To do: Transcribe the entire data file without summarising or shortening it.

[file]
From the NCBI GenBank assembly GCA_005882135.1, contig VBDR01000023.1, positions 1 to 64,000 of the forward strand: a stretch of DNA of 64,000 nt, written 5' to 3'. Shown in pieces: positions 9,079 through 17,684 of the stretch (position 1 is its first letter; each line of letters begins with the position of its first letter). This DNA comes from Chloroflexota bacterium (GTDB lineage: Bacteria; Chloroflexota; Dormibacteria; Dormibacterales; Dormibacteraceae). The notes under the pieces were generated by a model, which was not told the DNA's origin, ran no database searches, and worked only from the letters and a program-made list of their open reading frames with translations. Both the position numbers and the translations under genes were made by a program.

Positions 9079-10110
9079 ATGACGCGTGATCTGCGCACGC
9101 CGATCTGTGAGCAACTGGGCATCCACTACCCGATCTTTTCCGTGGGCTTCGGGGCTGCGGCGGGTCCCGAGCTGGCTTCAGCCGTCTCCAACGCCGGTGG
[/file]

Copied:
From the NCBI GenBank assembly GCA_005882135.1, contig VBDR01000023.1, positions 1 to 64,000 of the forward strand: a stretch of DNA of 64,000 nt, written 5' to 3'. Shown in pieces: positions 9,079 through 17,684 of the stretch (position 1 is its first letter; each line of letters begins with the position of its first letter). This DNA comes from Chloroflexota bacterium (GTDB lineage: Bacteria; Chloroflexota; Dormibacteria; Dormibacterales; Dormibacteraceae). The notes under the pieces were generated by a model, which was not told the DNA's origin, ran no database searches, and worked only from the letters and a program-made list of their open reading frames with translations. Both the position numbers and the translations under genes were made by a program.

Positions 9079-10110
9079 ATGACGCGTGATCTGCGCACGC
9101 CGATCTGTGAGCAACTGGGCATCCACTACCCGATCTTTTCCGTGGGCTTCGGGGCTGCGGCGGGTCCCGAGCTGGCTTCAGCCGTCTCCAACGCCGGTGG